Lane splitting is illegal in Indiana. However, it’s a daily occurrence on state roads — either because motorcyclists are rushing to pass slow or stopped traffic or are simply unaware that lane splitting is a violation of traffic rules.
Unfortunately, this practice often causes trouble on the road.
What Is Lane Splitting?
Lane splitting, also known as white-lining or filtering forward, happens when a motorcycle rides between other vehicles and doesn’t stay in one traffic lane.
While lane splitting saves motorcyclists time by allowing them to move quickly through traffic congestion, the practice is highly dangerous. In addition to motorcyclists, scooter riders and bicyclists may also engage in lane splitting.
Is Lane Splitting Legal in Indiana?
Lane splitting is illegal in Indiana and many other states. The Indiana Code states that all vehicles, regardless of their size, must have full use of their traffic lane. Motorists may not drive or operate in a manner that deprives others of the full use of a traffic lane.
However, while motorcyclists may not occupy two lanes of traffic, Indiana State law allows two motorcycles to ride side-by-side in the same lane.
The Dangers of Lane Splitting
Lane splitting puts all motorists at a higher risk for accidents but is especially dangerous for bike riders.
Motorcycles are much lighter and less stable than automobiles, making them easier to unbalance and overturn. They also don’t offer many of the protections that cars and trucks do, such as seat belts, air bags, and an enclosed metal frame. Lane-splitting motorcyclists also tend to move at higher speeds than other vehicles on the road.
Common causes of lane-splitting accidents include:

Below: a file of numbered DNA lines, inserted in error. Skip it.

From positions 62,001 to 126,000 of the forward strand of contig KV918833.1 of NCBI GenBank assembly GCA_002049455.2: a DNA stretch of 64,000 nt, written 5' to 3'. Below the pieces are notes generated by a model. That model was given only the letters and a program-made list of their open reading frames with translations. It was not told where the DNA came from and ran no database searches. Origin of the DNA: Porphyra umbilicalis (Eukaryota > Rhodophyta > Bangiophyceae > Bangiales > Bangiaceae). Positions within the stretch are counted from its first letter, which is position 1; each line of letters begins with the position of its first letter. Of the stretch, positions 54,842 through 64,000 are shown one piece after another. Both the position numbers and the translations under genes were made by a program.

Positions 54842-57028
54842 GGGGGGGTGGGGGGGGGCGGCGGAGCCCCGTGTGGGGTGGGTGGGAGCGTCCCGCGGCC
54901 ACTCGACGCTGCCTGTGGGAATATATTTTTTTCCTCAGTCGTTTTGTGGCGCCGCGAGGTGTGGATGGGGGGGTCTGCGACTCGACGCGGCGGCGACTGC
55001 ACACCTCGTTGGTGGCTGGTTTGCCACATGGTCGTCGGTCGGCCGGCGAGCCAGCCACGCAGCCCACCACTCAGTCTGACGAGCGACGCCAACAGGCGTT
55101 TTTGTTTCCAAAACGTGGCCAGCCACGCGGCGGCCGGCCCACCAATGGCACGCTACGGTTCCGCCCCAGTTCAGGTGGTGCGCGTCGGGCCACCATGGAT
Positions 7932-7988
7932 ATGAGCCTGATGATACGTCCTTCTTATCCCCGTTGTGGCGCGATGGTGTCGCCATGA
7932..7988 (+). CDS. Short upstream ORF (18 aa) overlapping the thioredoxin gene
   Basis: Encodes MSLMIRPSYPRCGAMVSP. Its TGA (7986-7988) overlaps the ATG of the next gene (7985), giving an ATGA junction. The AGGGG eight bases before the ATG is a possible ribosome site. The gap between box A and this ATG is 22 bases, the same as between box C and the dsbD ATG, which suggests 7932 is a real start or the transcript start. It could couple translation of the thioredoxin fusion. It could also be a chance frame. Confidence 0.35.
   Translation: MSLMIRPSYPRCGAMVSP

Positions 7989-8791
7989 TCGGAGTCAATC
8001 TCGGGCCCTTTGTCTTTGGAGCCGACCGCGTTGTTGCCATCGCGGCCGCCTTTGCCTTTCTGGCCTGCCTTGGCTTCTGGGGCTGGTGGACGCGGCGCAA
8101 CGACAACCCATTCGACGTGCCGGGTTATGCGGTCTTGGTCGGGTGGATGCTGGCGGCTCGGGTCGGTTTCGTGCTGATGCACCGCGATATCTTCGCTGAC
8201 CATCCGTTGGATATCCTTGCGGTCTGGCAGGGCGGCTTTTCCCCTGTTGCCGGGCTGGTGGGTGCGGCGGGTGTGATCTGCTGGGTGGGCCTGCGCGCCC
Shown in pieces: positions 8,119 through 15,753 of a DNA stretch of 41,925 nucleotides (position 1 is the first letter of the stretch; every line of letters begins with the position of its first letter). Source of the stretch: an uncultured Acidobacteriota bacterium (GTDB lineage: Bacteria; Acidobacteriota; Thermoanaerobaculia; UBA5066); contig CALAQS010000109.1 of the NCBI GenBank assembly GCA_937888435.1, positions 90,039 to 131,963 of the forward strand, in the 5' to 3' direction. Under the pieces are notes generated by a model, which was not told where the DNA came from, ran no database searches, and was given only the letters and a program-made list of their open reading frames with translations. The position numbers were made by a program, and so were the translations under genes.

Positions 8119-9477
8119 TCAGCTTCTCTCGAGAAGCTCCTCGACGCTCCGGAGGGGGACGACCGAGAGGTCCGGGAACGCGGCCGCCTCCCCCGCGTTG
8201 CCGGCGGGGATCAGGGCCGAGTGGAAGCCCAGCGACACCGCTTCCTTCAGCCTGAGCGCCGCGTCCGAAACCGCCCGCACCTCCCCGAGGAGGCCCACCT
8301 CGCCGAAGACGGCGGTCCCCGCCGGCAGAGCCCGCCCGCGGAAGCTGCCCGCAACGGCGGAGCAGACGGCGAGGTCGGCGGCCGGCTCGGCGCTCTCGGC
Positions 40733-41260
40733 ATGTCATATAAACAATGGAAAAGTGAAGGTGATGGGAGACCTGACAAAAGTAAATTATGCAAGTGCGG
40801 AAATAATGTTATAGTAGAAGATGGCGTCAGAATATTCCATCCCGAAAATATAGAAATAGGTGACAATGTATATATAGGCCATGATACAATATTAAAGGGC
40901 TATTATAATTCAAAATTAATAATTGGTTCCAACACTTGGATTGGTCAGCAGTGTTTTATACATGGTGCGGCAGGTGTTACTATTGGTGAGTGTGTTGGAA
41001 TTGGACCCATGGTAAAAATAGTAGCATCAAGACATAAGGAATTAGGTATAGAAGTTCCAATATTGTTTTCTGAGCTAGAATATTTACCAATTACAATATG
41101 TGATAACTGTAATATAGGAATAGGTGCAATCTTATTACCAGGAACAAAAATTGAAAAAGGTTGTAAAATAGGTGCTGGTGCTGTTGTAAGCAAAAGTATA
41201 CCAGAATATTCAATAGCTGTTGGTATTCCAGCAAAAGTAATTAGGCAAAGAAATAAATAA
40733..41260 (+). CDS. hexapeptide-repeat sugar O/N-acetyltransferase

- Swerving vehicles. Stopped or slowly moving cars may suddenly swerve left or right in an attempt to change lanes. Drivers don’t always expect motorcyclists to be driving in the center of the road and might not check their mirrors before swerving.
- Blind spots. Motorcycles riding on or near the white lane occupy the blind spots of the vehicles on their right and left. That makes motorcyclists even harder to spot.
- Open doors. Drivers or passengers in stand-still traffic may open their doors to retrieve items from their trunk, stretch out their legs, dump out a drink, or for a host of other reasons. Open doors present a sudden obstruction for oncoming motorcyclists and may cause motorcycle accidents.
Who Is at Fault in an Indiana Lane-Splitting Accident?
Lane splitting can give rise to both criminal and civil legal action. Because this driving practice is illegal, the motorcyclist in an Indiana lane-splitting accident is typically at fault and will be responsible for the other party’s damages. Oftentimes, the plaintiff doesn’t even need to prove negligence.
However, in some cases, liability is more difficult to determine. Lane-splitting collisions often involve three or more neighboring vehicles occupying two lanes, making it harder to determine whose insurance should cover the cost of the damages.
That’s why you should consult with an experienced Indiana motorcycle accident attorney if you were injured in an Indiana lane-splitting accident. They will investigate the accident, identify all potentially liable parties, and explain your legal options.
Injured in an Indiana Lane-Splitting Accident? Call Stewart & Stewart Attorneys.
Lane-splitting collisions can be complicated, especially if you are a motorcyclist. To protect your interests, you should consult with an experienced motorcycle accident attorney as soon as possible. Call Stewart & Stewart at 1-866-926-2419 or fill out our contact form to schedule your free case evaluation.